Brokers should confirm with clients that any recovery sites are far enough away from the normal locations not to be affected by the same disaster. In addition, they should ensure clients have checked how many times any suppliers of shared disaster recovery services have resold the facilities and how the vendor will allocate resources when demand might exceed supply. This is particularly relevant for large-scale disasters such as 11 September, or the Bishopsgate bomb in the City of London, when many companies sought to invoke recovery plans simultaneously.

The third implication is that brokers should encourage clients to re-examine their business interruption insurance (BI) in the light of their business continuity. Too often, BI and business continuity are developed in isolation, yet both can be used for managing risk. There are, however, far more interesting opportunities. For example, a tried and tested disaster recovery plan might enable the client to restructure its BI cover. Even better, a convincing approach to business continuity might reduce overall insurance premiums.

Brokers should therefore see business continuity as a means of becoming closer to their clients and developing and preserving long-term relationships with substantial benefits on both sides.

Business continuity v disaster recovery
From an underwriter's perspective, good business continuity has three benefits. First, it reduces the likelihood of an insurance claim by reducing the risk of disruption. Second, it shrinks the size of any claim by ensuring the victim is able to recover quickly and it ensures that the victim becomes operational quickly. Finally, this in turn helps to protect their reputation and cash flow, and ensures continuity of premiums.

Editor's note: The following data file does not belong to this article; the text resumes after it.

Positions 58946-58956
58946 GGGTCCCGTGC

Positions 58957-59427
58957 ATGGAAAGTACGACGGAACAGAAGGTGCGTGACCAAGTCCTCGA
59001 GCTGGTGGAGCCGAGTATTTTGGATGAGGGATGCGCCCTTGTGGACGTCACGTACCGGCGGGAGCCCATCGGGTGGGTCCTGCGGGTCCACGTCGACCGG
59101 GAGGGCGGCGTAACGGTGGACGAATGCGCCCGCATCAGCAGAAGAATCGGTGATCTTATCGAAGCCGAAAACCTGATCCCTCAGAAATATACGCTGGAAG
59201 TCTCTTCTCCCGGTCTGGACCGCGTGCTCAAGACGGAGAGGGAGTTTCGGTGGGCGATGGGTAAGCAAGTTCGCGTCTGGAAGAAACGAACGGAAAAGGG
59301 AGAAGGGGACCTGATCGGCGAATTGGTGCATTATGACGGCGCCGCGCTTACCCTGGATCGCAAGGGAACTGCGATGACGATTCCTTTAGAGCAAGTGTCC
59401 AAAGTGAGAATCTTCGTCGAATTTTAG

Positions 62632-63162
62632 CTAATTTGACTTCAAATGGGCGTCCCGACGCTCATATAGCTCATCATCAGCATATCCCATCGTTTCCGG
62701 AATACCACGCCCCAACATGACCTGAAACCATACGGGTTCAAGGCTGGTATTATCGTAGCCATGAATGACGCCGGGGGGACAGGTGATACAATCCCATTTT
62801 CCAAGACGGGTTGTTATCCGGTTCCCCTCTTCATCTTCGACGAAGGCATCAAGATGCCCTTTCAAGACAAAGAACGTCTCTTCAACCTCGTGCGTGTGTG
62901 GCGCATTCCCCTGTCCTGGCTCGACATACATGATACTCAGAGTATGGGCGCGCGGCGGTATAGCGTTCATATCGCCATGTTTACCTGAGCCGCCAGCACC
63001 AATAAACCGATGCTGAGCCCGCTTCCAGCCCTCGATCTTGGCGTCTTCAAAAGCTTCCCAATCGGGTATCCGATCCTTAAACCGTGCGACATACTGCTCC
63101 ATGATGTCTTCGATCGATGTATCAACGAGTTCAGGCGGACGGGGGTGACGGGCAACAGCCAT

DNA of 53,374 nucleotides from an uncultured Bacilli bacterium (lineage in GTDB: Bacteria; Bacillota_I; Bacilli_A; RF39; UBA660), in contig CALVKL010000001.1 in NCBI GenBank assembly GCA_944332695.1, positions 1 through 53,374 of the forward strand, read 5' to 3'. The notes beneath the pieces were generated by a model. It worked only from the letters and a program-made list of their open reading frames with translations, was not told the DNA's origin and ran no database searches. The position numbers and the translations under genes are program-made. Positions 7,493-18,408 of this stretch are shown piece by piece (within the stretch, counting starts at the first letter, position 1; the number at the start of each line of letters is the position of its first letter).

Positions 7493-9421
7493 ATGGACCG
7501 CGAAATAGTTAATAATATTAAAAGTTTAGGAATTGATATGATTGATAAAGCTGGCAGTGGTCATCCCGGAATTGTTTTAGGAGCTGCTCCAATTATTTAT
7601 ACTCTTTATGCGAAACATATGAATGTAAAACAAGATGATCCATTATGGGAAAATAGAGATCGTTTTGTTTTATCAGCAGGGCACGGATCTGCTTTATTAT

Unfortunately, in practice good business continuity is rare. Instead, most organisations focus their efforts entirely on the disaster recovery element and do nothing to reduce the likelihood and impact of disruption. While this approach appears to provide the underwriter with the second and third of the benefits described above, in practice it does not.

Disaster recovery, as the name suggests, is concerned with recovering from major catastrophes, not preventing operational incidents or creeping failures. As a consequence, it is not seen to provide value on a day-to-day basis. Management is therefore unwilling to invest time and money in something that provides the prospect of little return, particular when budgets are tight. Consequently, staff are unwilling to invest time validating the assumptions behind the plan and to participate in testing.

This vicious circle means organisations that focus solely on disaster recovery rather than the wider business continuity aspects have little confidence in the plans and, if invoked, the plans tend not to work well, if at all. Disaster recovery might usefully be seen as the equivalent of waiting until your teeth have fallen out before investing in an electric toothbrush.

Rory Graham is a partner at Osborne Clarke, and Nick Simms is a director at Cornwood Risk Management